• Pregnant (>0.25ng/ml)
  • Not pregnant (<0.1ng/ml)
  • Recheck (between 0.1-0.25ng/ml)

“The trial is accurate from 28 days after AI all the way through gestation, but it is up to the farmer and their breeding consultant or vet as to how it is used,” says Rachel Fawkes, Idexx area sales manager for the UK and Ireland.

The test is available through all milk recording organisations – Cattle Information Service, Quality Milk Management Services and National Milk Records. For more information ask your milk recorder or contact

Breeding at Norbreck Farm

Typically, cows get served 42 days post-calving. Sexed semen is used on heifers and only the top 10% of cows. All other cows are served to beef.

Phil Halhead owns Norbreck Genetics, specialising in providing beef genetics to dairy farmers. Recently he has been carrying out more embryo work on the farm to fast-track the herd’s genetic gain.

He owns several high-genetic-merit animals at Sandy-Valley Farms in Wisconsin, USA. These are regularly flushed and the embryos shipped to the UK where they are implanted into animals in the Norbreck herd.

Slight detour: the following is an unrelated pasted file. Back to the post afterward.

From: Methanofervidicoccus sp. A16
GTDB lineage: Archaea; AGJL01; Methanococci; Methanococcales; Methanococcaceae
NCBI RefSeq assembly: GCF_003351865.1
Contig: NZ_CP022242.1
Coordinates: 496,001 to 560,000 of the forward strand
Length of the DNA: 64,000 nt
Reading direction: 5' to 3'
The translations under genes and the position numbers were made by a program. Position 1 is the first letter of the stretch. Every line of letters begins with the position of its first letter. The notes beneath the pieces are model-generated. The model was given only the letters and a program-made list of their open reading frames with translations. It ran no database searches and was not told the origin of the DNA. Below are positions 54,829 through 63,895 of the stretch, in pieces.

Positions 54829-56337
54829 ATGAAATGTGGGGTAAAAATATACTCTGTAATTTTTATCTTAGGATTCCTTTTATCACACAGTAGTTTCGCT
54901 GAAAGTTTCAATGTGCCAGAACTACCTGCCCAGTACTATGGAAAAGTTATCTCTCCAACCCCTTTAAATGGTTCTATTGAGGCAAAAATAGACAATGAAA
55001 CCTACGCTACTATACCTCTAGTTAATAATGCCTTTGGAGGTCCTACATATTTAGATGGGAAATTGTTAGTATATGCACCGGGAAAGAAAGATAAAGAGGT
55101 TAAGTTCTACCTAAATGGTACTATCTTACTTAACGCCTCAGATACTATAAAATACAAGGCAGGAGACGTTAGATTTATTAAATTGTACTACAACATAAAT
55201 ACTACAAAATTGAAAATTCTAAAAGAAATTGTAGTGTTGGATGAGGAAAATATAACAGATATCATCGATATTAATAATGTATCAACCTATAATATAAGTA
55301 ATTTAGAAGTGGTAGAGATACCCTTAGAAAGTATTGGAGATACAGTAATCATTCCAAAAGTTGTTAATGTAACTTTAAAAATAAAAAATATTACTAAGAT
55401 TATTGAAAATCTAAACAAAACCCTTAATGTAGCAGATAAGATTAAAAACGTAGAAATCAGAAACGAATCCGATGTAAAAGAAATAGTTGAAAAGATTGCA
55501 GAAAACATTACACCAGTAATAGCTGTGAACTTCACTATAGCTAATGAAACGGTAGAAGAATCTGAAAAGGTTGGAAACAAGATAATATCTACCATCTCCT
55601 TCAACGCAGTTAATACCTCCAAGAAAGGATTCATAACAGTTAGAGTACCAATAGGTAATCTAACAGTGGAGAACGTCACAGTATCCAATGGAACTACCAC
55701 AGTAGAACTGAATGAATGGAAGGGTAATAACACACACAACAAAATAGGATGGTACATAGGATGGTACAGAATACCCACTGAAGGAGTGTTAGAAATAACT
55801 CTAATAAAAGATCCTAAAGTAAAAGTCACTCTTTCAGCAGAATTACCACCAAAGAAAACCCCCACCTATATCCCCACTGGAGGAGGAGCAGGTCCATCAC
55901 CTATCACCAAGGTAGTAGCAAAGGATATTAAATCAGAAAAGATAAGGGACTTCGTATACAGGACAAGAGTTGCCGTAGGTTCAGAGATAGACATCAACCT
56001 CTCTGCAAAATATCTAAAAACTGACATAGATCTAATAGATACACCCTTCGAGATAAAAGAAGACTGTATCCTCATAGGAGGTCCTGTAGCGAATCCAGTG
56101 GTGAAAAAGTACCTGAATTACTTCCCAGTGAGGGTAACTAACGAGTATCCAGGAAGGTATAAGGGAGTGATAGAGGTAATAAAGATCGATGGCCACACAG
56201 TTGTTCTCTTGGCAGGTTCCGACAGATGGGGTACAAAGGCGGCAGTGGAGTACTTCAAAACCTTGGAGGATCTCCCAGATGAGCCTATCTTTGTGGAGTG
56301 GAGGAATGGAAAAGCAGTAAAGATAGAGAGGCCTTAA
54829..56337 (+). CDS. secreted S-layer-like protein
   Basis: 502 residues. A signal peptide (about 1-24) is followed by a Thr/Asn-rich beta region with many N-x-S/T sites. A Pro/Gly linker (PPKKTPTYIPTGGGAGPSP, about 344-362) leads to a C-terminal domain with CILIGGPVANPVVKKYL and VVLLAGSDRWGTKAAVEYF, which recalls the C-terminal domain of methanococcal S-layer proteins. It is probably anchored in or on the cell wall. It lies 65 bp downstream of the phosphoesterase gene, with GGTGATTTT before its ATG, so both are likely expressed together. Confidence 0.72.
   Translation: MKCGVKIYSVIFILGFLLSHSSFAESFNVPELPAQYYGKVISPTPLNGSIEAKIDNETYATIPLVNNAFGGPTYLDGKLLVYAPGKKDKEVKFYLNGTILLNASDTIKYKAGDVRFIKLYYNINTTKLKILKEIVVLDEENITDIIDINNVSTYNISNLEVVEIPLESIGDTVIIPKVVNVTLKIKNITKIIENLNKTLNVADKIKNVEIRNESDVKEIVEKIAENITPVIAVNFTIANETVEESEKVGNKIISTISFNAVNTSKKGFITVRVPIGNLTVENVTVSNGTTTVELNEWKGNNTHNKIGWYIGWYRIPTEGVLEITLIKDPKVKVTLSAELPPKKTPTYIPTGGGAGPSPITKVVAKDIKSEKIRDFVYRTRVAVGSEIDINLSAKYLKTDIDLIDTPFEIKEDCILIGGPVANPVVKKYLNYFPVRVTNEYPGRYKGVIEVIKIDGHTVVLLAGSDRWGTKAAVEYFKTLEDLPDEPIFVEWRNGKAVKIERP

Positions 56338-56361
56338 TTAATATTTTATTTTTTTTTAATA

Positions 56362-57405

The farm also uses pure Angus embryos to improve the value of beef progeny.

Sample Idexx test results from Norbreck Farm



Date calved

Days in milk

Service date

Days from service

PAG result

Vet re-check/comments







Not pregnant

Empty. Lost twins and sold as cull







Not pregnant

Empty. Re-bred and is now pregnant







Not pregnant

Empty. Re-bred and is now pregnant








Cow was pregnant*

* Some high-producing cows don’t produce much PAG so it is important to recheck these if they fall between the pregnant and not pregnant categories. This one produced 10,266kg in her first lactation and is currently giving 40kg/day (200 days in milk)